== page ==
The Traction Control System of the 2011 Cooper Union FSAE Vehicle 2011-01-1108
A critical limitation preventing newer FSAE teams from improving
in the international rankings is that of the person-machine
interface, where driver inexperience and lack of training lead to
loss of traction. The Traction Control System (TCS) described here
uses closed-loop control of available engine power via spark
retardation. Two distinct, driver-selectable algorithms were
developed which govern TCS operation for either 1) launch control
for the straight line acceleration event, or 2) full traction
control for all other dynamic events.
Launch control uses a spark retard rev limit to allow the driver
to hold the engine at the ideal RPM for easy rev matching via flat
foot shifting. Wheel speeds are simultaneously monitored to achieve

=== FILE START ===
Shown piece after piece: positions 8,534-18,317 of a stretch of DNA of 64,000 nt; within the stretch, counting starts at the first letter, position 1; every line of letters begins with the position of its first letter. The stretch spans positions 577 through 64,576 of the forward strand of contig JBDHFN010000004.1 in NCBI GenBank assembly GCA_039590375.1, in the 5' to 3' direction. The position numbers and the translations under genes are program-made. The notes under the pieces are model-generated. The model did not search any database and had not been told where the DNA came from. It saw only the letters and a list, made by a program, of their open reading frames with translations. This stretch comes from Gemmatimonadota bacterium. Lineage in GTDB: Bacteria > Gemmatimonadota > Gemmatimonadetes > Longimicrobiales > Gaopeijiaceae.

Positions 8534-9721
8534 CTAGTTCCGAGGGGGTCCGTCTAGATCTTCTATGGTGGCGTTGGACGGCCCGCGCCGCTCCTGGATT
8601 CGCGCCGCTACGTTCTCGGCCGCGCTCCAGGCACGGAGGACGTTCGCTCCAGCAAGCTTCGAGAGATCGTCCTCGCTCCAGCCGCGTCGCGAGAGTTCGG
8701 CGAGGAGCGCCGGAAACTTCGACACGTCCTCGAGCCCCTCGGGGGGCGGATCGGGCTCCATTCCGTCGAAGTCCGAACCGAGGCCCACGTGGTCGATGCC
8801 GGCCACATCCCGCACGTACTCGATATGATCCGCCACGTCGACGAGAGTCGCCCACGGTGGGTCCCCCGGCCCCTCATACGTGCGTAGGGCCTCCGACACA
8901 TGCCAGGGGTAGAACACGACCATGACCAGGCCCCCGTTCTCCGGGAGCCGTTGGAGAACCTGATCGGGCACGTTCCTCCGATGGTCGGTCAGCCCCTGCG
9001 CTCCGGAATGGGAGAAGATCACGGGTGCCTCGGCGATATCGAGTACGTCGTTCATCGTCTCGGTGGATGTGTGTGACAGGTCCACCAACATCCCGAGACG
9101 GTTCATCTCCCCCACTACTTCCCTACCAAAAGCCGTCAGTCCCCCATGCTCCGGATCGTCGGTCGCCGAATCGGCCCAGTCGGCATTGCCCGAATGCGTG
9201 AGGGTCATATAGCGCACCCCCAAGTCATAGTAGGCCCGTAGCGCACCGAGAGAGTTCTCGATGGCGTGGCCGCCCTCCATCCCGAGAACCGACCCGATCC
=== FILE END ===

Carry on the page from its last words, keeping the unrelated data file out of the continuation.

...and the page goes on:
ideal tire slip ratios. The full traction control algorithm uses
the launch control method as a basis, but also addresses potential
need for corner exit oversteer or engine braking. Front and rear
accelerometers determine when the car is in an oversteer condition.
Dynamometer data have been acquired off a tuned engine to assist in
the initial PID gains used on the track.
The vehicle was instrumented with 1) wheel encoders and Hall
effect sensors at every wheel, 2) potentiometers on the brake,
accelerator, and clutch pedals, and 3) two MEMs-based accelerometer
chips. These signals were sent to a Microchip® dsPIC® linked to the
ECU via CAN. These systems are all detailed along with their
functional requirements and engineering specifications; guidelines
for their implementation within a CAN-based vehicle network were
outlined. The preliminary results presented here are encouraging
and illustrate the effectiveness of this system, which is a work in
progress. Lessons learned from how this project was integrated
within the school curriculum are also presented.